4. I much prefer injectable calcium too.
    And I heartily agree with clean careful checks. Very important!
  5. mountainaire

    mountainaire New Member

    Hi guys, been gone a while...

    Okay, I really like this post. Just a couple of questions for everybody.

    Gloved hand.... I have never been able to feel anything very well with a gloved hand. So I always use a clean, disinfected hand when I go in. But was taught going in always meant the possibility of an infection, so antibiotics would be a must. Sue Reith, however, had a post saying that you could just flush with the antibiotics and not have to inject.

    Does everyone flush their does? Or not... and if not... any infections or problems with conception in following years?

    Would like to know what you are all experiencing.



    Vicki La Plante
  6. SandyReuel

    SandyReuel New Member

    Hi Vicki,
    Sorry to be so long getting back to you but I haven't had a lot of time to visit the Forum lately... You know how it goes...

    I used to use Latex exam gloves for checking does but since Costco doesn't have them anymore I have switched to the Nitrile ones. They are very thin and it is very easy to feel the kids and their parts through them. It is much easier to quickly don a pair of fresh gloves for me than to take the time and effort to carefully scrub with a brush and hope my hands are clean enough. The gloves are much cleaner than your skin. I have not used the long sleeved gloves like they use for cattle but I noticed that when our vets do use them they put a latex glove on over them so they can feel things better.

    I do not routinely flush my does after kidding. Remember if you are reasonably clean that the contents of the uterus is expelled following kidding so all the junk in there is squeezed out as the uterus shrinks down to normal size. If you have an infection then flushing with Oxytetracyclene mixed with saline and an AI pipette attached to a syringe works very well. I have not had any more does have trouble conceiving than anyone else so it must be working... Do not use uterine boluses unless they have been dissolved in water as they can cause scaring of the uterus. Breeding is not a sterile activity so as the sperm swim into the uterus they bring contaminants along with them from the vaginal tract.... as you do no matter how clean your hands or gloves are when you start.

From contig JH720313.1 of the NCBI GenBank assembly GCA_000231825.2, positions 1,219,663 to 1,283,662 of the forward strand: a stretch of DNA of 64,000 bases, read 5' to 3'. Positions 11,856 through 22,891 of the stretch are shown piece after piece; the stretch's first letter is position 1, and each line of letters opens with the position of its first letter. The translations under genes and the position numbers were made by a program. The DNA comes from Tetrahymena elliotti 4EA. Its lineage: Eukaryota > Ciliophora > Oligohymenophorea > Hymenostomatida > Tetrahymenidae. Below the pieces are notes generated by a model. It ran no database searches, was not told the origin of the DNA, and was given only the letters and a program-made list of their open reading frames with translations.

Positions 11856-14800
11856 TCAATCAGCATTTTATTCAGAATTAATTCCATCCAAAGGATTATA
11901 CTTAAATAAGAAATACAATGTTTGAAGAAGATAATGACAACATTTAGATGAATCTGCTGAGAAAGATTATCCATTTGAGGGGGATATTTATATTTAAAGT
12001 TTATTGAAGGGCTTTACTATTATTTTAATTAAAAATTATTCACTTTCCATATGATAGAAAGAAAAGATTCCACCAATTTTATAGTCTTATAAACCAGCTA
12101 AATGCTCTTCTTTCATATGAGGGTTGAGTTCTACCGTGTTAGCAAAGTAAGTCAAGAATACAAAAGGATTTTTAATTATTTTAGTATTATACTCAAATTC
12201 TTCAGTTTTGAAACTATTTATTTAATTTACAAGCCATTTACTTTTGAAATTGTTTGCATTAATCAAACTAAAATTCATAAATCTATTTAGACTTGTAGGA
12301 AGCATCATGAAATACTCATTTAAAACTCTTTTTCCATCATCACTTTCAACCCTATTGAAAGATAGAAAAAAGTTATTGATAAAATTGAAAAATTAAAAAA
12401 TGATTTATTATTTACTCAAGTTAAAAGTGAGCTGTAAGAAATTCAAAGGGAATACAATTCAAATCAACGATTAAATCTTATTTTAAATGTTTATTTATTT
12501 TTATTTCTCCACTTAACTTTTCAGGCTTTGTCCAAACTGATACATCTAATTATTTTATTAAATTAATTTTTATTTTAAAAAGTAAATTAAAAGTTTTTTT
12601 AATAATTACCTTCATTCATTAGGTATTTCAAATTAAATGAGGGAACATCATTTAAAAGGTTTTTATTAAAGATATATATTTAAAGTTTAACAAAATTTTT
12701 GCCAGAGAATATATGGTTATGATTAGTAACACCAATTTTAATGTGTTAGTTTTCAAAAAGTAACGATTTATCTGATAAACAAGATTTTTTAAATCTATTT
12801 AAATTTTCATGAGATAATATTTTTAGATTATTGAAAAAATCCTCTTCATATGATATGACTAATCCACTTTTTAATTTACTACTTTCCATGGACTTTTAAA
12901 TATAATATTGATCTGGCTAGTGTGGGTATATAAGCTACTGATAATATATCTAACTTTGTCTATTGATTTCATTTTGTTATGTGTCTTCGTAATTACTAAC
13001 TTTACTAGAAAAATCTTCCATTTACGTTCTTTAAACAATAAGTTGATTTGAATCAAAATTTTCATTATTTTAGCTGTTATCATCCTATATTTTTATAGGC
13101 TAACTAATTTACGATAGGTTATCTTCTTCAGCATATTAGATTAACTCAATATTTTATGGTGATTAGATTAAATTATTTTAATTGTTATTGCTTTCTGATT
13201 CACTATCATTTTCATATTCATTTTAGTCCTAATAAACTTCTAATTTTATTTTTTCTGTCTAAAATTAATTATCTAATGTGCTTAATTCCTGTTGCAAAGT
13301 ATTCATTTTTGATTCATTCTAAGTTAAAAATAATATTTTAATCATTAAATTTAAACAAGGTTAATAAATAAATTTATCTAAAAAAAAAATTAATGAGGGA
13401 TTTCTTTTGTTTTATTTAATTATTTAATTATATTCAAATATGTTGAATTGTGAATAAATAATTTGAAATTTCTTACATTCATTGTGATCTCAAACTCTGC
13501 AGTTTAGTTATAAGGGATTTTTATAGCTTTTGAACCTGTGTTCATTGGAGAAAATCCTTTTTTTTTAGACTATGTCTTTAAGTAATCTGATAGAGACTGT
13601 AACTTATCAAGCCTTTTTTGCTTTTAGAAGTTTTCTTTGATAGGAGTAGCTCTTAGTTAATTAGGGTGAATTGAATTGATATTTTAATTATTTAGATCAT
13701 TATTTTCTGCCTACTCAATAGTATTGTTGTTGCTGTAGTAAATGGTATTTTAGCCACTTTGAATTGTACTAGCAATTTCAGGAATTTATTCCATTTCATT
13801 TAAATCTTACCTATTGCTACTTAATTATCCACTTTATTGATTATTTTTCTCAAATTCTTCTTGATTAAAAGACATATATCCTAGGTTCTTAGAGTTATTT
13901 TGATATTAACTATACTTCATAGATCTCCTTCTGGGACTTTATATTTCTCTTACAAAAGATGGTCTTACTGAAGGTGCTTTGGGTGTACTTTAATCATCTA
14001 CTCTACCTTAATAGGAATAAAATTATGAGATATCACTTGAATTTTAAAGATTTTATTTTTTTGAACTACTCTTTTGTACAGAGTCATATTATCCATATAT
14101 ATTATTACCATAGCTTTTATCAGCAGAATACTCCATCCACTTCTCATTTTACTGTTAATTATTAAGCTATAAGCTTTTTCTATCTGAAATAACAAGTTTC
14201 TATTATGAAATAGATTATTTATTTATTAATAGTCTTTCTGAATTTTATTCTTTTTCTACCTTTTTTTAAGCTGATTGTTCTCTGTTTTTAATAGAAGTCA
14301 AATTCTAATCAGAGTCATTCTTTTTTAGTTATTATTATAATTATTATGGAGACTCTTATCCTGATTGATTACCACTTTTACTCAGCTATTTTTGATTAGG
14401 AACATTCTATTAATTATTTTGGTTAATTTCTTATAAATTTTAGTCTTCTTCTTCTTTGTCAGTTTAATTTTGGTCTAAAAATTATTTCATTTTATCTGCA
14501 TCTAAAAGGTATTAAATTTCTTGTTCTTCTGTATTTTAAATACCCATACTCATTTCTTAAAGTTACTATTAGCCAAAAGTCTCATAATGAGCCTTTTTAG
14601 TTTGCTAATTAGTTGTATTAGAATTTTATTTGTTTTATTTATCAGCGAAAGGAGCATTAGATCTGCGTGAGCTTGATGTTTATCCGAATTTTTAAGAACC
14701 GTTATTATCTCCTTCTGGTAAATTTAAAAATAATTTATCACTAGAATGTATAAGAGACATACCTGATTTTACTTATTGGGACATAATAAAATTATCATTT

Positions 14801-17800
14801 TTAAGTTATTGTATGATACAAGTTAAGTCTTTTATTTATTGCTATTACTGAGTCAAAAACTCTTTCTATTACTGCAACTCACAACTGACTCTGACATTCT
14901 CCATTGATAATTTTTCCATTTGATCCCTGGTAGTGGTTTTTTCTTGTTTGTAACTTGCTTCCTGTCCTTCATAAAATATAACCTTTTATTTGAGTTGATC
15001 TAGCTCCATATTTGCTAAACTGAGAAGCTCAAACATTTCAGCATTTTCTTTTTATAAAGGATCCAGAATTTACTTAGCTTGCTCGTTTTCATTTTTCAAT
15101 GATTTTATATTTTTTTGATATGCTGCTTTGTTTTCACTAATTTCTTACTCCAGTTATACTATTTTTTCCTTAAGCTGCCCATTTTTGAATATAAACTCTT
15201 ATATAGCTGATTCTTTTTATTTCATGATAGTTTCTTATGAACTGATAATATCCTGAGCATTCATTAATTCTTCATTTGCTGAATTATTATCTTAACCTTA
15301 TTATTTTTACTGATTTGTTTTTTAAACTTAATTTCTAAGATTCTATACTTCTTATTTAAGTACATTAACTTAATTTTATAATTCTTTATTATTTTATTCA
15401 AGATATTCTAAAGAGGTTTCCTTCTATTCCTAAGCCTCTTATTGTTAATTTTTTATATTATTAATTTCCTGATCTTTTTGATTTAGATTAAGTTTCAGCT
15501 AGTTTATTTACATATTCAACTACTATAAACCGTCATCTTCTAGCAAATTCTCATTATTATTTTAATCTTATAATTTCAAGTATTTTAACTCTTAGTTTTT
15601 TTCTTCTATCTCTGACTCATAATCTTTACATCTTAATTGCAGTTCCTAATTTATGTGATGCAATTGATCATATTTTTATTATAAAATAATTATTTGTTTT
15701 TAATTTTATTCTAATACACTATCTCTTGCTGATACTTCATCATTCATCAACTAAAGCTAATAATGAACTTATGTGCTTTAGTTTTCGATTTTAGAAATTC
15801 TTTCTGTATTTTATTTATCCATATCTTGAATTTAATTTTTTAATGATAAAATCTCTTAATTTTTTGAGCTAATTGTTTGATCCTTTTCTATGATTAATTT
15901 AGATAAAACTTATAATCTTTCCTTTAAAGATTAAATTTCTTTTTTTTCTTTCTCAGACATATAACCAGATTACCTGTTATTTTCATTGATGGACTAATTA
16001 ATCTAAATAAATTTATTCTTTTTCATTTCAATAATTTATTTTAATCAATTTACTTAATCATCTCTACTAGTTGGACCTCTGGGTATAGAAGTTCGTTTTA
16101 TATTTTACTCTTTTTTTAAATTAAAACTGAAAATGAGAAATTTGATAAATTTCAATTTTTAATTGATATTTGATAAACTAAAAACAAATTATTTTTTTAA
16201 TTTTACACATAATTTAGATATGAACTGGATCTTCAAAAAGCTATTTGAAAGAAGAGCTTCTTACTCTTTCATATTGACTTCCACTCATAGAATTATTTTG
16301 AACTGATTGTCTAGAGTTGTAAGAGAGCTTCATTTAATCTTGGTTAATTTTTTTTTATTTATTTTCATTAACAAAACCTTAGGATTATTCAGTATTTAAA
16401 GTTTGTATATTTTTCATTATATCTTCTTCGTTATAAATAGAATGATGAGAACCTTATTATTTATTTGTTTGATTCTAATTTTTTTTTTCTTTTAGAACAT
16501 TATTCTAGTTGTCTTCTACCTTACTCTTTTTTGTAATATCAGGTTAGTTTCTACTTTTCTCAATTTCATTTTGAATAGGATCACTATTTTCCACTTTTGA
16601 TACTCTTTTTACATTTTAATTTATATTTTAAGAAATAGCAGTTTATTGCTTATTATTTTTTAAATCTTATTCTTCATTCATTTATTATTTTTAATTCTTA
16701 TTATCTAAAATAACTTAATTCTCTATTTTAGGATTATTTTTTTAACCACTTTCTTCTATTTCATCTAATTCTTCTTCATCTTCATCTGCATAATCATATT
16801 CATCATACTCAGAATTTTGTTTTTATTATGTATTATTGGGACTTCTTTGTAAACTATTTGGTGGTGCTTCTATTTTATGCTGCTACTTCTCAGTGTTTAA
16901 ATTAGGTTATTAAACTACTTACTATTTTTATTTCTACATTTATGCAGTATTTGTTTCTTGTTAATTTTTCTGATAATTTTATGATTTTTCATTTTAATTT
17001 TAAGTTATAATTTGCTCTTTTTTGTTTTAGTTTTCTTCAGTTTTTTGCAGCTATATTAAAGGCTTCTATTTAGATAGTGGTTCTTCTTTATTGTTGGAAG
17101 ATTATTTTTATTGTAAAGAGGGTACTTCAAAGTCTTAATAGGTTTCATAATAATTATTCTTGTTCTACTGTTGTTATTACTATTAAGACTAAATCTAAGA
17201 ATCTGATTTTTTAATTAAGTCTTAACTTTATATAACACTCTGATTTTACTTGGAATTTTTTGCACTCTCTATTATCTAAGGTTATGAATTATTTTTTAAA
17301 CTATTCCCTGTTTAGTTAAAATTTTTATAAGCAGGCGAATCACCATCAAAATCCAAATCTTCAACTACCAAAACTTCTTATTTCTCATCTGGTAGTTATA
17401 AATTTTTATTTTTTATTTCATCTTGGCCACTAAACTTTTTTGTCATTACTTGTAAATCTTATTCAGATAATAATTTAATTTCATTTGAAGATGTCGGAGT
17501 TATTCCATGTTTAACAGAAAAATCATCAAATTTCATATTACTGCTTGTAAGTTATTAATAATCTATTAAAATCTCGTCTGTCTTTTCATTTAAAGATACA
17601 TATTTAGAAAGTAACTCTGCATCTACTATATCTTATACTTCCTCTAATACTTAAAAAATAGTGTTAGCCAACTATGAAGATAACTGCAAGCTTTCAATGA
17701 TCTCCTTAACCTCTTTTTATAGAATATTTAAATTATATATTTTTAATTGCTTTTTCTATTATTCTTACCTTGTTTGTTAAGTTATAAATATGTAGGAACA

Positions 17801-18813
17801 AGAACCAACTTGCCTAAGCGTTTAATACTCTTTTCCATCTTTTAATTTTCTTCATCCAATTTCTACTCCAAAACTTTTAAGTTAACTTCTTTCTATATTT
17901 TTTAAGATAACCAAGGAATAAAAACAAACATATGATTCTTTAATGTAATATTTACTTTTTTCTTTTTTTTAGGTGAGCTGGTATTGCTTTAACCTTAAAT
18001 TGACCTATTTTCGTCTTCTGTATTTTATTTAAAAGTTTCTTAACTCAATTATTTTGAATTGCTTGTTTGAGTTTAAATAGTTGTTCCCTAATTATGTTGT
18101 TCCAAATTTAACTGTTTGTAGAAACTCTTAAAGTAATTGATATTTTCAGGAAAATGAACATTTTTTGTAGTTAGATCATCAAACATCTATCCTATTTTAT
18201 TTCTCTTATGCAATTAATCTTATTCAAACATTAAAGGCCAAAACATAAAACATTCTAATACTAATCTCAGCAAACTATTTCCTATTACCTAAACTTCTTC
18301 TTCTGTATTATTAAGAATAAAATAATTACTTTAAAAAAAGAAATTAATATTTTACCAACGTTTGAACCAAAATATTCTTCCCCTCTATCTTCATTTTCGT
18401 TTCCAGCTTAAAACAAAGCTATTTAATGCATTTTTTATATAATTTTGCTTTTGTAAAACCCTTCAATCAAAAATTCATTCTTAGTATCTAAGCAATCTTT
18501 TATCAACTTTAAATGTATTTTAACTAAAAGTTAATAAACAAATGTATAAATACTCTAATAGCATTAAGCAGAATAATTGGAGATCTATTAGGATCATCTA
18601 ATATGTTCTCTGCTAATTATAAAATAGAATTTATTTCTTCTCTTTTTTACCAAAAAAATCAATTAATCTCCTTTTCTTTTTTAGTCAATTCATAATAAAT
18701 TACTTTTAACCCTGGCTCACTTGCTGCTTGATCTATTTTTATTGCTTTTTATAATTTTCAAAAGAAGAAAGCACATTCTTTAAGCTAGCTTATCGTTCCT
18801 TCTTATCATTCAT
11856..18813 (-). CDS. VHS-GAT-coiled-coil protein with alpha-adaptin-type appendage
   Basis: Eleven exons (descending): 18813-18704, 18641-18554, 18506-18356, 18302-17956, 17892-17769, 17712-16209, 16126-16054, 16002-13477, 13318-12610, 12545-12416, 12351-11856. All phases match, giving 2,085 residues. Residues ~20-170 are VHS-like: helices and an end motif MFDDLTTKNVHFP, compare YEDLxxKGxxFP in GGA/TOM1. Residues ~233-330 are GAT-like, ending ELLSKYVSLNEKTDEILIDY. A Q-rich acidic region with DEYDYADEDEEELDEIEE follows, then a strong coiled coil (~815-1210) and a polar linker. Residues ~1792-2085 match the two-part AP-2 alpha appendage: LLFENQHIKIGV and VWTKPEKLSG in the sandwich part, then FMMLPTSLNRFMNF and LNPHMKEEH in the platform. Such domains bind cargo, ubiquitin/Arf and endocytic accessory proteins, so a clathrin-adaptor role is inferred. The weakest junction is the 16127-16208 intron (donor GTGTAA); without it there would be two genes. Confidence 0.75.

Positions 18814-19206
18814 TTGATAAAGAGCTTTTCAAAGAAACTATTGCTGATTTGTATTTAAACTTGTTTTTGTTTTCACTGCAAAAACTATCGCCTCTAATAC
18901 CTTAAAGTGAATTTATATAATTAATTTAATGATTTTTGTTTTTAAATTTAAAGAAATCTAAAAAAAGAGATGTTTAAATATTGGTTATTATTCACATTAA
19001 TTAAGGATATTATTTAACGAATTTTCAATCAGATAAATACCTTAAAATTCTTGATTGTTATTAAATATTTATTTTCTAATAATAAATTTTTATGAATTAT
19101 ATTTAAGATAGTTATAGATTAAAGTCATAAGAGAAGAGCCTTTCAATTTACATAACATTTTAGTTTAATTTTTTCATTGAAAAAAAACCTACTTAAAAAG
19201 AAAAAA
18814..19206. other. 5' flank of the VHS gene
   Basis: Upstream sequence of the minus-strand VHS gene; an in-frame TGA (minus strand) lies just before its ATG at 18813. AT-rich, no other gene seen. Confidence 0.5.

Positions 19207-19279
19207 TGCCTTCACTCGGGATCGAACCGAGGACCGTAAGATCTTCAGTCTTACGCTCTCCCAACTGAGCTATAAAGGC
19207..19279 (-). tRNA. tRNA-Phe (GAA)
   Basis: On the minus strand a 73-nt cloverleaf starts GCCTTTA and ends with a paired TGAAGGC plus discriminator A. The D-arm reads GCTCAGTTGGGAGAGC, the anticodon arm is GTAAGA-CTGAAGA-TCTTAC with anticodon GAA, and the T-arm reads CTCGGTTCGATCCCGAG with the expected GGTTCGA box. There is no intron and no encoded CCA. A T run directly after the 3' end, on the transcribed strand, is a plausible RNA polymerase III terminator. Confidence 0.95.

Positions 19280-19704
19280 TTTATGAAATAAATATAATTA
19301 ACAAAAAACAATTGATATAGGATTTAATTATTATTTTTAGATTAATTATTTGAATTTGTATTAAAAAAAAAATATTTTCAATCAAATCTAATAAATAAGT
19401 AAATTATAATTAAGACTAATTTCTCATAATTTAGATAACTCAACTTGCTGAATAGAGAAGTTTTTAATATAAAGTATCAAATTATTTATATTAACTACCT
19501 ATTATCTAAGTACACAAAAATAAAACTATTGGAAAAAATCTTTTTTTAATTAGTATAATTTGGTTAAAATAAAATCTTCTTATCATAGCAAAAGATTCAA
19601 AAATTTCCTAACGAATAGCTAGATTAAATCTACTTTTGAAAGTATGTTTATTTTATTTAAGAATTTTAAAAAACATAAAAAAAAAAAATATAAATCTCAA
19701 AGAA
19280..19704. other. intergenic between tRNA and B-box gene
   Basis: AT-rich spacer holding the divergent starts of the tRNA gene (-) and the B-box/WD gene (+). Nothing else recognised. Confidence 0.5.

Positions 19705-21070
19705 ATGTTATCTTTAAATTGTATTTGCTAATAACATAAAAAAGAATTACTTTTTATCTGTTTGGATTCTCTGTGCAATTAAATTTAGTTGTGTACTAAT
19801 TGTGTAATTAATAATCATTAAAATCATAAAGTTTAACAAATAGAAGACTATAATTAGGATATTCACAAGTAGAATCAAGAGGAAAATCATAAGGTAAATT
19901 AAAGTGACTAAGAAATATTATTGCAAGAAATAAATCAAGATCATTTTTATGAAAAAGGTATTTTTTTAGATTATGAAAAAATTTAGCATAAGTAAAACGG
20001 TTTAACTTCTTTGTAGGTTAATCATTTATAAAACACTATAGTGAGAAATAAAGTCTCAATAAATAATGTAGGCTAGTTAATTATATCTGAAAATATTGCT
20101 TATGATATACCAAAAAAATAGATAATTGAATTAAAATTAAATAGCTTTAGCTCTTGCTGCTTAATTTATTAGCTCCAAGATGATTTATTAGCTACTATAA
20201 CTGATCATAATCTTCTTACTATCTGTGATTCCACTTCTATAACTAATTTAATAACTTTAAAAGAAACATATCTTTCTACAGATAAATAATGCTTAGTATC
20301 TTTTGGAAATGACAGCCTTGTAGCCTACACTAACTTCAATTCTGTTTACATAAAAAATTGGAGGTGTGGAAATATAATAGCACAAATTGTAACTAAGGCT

7. New Member

    Yesterday LMonty was here...I had a doe in the beginning of labor, but we rarely have kids much before 3 pm, so I figured she would kid after the visit, plus she hadn't quite reached China with her digging! She was giving a few pushes, so while visiting, I simply went into the stall a push 3 or 4 and inserted clean fingers, a foot was right there at the vulva, with teeth and another foot slightly back by the head. Went out and visited while she pushed some, she was not pushing hard. About 5 minutes more and she was pushing harder so I went and pulled the other little hoof slightly forward, so she could get the fullness of the head through the cervic easier..I also held the head from slipping back again so she would deliver the boy eaiser. At no time did I have my hand inside the doe, only up to my fingers. Took the boy to the dairy sink and cleaned him off. Went and checked her and just inserting my fingers she pushed another head and toes right to my fingers...a doeling was delivered. That is a pretty typical delivery here...she had placenta hanging as LMonty left, then delivered another healthy buckling. Milked her out, fed the kids defrosted colostrum that I threw into warm water when we were in the house.

    So yesterday 2 milkers left, 3 kids...that took a huge load off................for 15 mintues, they were replaced by 2 more milkers kidding and 6 kids!!! Will it ever end :) Vicki
  8. Shykid Acres

    Shykid Acres Guest

    Congrats Vicki. Glad she did not go in the middle of the night for you. :)
  9. LMonty

    LMonty New Member

    And it was neat to watch a nice smooth delivery, kinda like a tutorial in action of how Vicki does it. Got some great kids and some education, too! Gotta love it.
  10. stacy adams

    stacy adams New Member

    Maybe Vicki should do a video! :biggrin